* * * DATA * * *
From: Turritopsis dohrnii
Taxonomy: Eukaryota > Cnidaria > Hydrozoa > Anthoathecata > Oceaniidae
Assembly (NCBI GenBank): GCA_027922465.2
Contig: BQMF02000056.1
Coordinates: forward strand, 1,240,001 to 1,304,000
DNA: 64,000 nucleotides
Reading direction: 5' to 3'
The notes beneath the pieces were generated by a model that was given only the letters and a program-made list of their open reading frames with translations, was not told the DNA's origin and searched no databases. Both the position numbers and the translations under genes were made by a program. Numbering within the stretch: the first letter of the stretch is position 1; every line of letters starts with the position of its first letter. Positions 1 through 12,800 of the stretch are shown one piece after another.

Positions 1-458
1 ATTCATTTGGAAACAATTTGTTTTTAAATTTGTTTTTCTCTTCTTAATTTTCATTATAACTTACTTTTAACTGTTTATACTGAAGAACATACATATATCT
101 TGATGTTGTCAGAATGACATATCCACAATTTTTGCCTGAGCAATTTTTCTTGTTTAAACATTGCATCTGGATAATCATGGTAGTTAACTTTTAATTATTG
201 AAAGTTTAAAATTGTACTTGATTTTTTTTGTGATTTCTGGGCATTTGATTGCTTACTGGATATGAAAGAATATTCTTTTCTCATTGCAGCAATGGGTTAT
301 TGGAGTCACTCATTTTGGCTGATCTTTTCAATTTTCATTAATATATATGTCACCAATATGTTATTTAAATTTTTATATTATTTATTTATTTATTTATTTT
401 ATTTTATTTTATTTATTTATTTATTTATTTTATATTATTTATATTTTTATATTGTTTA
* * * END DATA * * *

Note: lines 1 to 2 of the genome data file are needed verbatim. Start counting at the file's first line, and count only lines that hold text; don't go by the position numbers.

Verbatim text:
From: Turritopsis dohrnii
Taxonomy: Eukaryota > Cnidaria > Hydrozoa > Anthoathecata > Oceaniidae